Grey man with a streak of steel set for power in Spain

Spaniards are getting used to the idea that the conservative Popular Party leader, Jose Maria Aznar, the man who addresses his shirt buttons when he speaks, is set to become their next prime minister.

As the campaign for Sunday's elections closes today with the PP comfortably ahead, Mr Aznar, who once said, "I am alive because they have denigrated me", is being likened to John Major as an example of how greyness can rule OK.

With victory over the Socialist Prime Minister, Felipe Gonzalez, in sight, commentators are muting their previous contempt, to uncover hidden merits in the uncharismatic figure who has made the PP a convincing contender for government. Most conclude that what you see is what you get: "a single- faceted, ordinary man" says the traditionally pro-Socialist El Pais newspaper.

The comparison with Mr Major gains force from context. Many, perhaps most, Spaniards - like Britons at the end of the Thatcher era - are weary of a long-serving glamorous leader who has filled the stage for more than 13 years and seduced them with promises. Many want not a crusader to chivvy them on forced marches but a quiet manager who will leave them alone.

Intentionally or not, Mr Aznar's advisers emphasise his lack of qualities. One points out "his extraordinary normality"; another says, "he is a very ordinary chap, sometimes excessively so". But the former tax inspector from a comfortable middle-class family has shown his steel. He has quietly imposed his will on the party he took over in 1989. Potential challengers or dissidents have been unplugged, and there is talk of fear in the party's upper reaches.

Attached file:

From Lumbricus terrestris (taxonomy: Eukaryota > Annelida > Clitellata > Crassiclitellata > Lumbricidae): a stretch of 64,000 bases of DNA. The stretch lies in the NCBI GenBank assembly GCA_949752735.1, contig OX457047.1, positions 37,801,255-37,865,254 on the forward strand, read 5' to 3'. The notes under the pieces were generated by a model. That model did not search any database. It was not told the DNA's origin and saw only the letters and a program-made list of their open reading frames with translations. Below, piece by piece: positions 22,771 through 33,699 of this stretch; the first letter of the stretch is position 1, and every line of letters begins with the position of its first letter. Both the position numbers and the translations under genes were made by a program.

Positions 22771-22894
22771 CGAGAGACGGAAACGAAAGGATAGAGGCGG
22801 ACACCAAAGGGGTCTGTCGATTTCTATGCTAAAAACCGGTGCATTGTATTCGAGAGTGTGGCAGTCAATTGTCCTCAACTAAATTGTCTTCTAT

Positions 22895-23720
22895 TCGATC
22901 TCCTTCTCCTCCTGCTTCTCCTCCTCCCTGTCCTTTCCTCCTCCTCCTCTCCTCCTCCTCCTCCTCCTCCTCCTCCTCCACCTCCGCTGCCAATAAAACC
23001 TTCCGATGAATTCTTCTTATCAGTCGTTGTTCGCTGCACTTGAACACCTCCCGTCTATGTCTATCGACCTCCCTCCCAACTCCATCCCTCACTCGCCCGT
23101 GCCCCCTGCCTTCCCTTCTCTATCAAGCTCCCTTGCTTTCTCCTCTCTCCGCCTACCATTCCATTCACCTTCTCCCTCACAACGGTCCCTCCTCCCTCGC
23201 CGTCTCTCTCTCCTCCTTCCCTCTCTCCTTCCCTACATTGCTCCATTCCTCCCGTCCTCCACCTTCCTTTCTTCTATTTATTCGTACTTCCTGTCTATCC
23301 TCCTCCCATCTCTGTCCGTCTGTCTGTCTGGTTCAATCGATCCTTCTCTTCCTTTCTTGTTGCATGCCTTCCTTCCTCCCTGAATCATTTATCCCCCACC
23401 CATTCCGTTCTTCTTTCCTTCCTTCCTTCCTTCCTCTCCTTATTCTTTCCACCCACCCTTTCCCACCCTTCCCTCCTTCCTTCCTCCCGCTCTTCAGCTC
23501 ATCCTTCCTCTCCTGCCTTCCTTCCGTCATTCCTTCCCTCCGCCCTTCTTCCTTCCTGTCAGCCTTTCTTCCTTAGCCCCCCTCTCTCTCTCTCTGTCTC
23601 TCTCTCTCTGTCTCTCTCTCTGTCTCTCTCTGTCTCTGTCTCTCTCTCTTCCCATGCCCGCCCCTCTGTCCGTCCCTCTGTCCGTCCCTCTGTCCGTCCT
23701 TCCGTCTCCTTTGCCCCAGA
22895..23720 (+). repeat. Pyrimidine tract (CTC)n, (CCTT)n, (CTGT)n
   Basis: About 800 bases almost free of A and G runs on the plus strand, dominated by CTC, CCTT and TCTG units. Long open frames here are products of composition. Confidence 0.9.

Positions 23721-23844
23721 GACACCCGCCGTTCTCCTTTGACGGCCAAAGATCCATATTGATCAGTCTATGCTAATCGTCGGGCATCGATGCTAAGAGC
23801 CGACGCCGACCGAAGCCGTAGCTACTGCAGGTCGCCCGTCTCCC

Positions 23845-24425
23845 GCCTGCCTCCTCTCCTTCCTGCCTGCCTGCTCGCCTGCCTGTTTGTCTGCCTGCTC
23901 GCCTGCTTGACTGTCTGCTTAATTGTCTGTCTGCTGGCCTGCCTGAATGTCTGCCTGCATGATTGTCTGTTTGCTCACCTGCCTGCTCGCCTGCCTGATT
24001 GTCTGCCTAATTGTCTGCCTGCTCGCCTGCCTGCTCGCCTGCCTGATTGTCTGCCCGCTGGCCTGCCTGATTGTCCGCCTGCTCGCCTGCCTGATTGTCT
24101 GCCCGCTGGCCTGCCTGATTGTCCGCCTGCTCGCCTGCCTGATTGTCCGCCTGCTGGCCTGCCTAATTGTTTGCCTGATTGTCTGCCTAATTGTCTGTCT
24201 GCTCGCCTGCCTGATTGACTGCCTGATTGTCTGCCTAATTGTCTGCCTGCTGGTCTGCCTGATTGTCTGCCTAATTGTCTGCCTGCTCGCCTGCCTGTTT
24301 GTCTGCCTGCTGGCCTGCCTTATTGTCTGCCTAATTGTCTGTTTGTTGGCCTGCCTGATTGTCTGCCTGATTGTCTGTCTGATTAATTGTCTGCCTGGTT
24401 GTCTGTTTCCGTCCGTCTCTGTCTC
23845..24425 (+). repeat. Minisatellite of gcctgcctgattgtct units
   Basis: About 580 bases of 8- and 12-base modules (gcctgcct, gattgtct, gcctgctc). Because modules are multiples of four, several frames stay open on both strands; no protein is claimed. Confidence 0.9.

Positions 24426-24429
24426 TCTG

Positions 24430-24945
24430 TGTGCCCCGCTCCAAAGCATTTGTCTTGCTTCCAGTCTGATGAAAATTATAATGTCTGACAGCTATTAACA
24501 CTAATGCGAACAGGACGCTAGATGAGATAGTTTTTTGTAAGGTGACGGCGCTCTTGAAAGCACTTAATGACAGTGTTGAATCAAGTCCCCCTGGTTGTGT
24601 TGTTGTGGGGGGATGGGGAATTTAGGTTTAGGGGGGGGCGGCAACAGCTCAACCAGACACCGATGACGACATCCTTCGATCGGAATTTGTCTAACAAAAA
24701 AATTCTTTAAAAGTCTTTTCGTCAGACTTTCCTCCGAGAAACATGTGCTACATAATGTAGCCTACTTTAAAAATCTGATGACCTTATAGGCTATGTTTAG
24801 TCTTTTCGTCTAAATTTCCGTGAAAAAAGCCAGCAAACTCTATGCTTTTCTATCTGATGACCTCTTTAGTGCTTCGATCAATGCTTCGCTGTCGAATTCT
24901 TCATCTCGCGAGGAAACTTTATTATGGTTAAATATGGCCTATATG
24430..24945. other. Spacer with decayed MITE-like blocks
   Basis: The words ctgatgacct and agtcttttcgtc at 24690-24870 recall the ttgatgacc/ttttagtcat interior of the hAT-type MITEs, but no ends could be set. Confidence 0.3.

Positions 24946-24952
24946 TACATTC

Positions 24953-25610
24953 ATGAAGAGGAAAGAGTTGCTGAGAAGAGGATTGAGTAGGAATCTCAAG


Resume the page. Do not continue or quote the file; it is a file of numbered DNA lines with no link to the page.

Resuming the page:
He also showed mettle when he walked calmly from his twisted heap of a car after a bomb attack by ETA Basque separatists last April. Mr Aznar's popular standing soared, and he even joked afterwards: "Now, it seems, I have charisma."

Mr Aznar, 43 last weekend, has run a slick campaign, avoiding territory where he risked being ambushed, that of a face-to-face confrontation with Mr Gonzalez, and revealing only the barest outline of what a PP government would do. He makes a virtue of his Delphic utterances: "I promise nothing," he says. "I have no commitment to any person, sector or social group. I have a completely free hand because I don't owe anybody anything." He has also exploited his deadpan personality. "I am calm, I am serene," he assures his supporters, who roar their approval.

He has loosened up in the past weeks - perched on the edge of the platform dangling his legs and soaking up the adulation - but not enough to dispel the impression that he would rather be in his office, or at home with his wife, three children and two cocker spaniels.

Mr Aznar goes everywhere with his wife, Ana Botella, a bright, outgoing woman who has a popular following of her own. Her presence at every meeting breaks the mould of Spanish electioneering and prompts suggestions that they aspire to be an American-style presidential couple. Ms Botella, whose biography was published last year before that of her husband, pooh-poohs the idea. The first lady of Spain, she observes, is Queen Sofia.

Ms Botella embodies the traditional, pre-feminist woman for whom family is everything and whose life is fulfilled in the shadow of a powerful husband. She buys his clothes, doles out his pocket money. The couple reflect the kind of Spaniard Mr Aznar seeks to attract: modern but respectful of tradition, educated but undaring.

They are - to use one of Mr Aznar's favourites words - "correct": Mr and Mrs Normal. "Spain," he says, "needs a spot of normality."

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